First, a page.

Marcia Bygrave is a licensed nurse. She received her PhD in public health from Walden University. She is currently a Sr. Enterprise Learning Development Advisor with a large managed care company. Marcia has 25+ years of experience in the healthcare field working in management, staff development and training and as a charge nurse. She has extensive experience training staff and caregivers and developing programs to address pertinent skills. Marcia is also an entrepreneur. Her most recent venture includes plans to open a diabetes education center in a local rural area in Alabama. Besides Marcia’s passion for learning, seeking knowledge, and training others, she is very passionate about helping diabetics learn skills to manage their diabetes. She has a unique background, bringing experience from both the corporate and educational environments. Marcia is an advocate of continued learning and advancement; very effective in influencing the grasp of knowledge and love of learning in others.

<h2 style="color: #3f3b36; font-family: Merriweather, serif; font-size: 24px; font-weight: 400; font-style: italic;">MARCIA BYGRAVE PHD</h2>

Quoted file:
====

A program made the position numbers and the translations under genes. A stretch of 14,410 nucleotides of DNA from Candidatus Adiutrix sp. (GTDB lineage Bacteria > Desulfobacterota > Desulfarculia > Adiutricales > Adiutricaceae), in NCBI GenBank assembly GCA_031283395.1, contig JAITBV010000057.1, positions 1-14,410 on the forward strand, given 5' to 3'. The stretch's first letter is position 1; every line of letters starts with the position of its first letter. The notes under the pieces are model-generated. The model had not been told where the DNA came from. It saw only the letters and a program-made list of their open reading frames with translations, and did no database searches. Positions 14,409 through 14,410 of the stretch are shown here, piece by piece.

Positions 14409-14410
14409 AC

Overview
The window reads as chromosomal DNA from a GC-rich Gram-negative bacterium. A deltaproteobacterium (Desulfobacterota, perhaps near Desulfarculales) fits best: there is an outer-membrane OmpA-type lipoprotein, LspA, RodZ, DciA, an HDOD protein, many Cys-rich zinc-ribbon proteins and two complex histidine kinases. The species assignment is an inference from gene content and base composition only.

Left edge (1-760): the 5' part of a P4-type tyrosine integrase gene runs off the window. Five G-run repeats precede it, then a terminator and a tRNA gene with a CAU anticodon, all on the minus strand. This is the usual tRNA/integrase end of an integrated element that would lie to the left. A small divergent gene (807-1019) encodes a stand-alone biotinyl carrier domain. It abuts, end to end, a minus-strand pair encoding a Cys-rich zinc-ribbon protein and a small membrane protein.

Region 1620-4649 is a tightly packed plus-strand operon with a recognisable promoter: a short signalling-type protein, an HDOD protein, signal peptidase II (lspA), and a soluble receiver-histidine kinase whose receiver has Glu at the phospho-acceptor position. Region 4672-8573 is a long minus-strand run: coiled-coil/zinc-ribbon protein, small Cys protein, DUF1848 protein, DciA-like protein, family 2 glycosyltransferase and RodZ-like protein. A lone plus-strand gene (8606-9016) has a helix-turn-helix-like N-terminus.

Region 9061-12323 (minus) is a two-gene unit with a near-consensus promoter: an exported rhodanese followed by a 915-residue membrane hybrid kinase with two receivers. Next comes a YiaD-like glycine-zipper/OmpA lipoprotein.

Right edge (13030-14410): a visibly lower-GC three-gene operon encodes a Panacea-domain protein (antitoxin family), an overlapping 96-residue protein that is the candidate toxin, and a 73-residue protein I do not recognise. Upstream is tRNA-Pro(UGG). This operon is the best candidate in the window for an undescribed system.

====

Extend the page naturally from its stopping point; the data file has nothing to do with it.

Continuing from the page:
MARCIA BYGRAVE PHD

Marcia Bygrave is a licensed nurse. She received her PhD in public health from Walden University. She is currently a Sr. Enterprise Learning Development Advisor with a large managed care company. Marcia has 25+ years of experience in the healthcare field working in management, staff development and training and as a charge nurse. She has extensive experience training staff and caregivers and developing programs to address pertinent skills. Marcia is also an entrepreneur. Her most recent venture includes plans to open a diabetes education center in a local rural area in Alabama. Besides Marcia’s passion for learning, seeking knowledge, and training others, she is very passionate about helping diabetics learn skills to manage their diabetes. She has a unique background, bringing experience from both the corporate and educational environments. Marcia is an advocate of continued learning and advancement; very effective in influencing the grasp of knowledge and love of learning in others.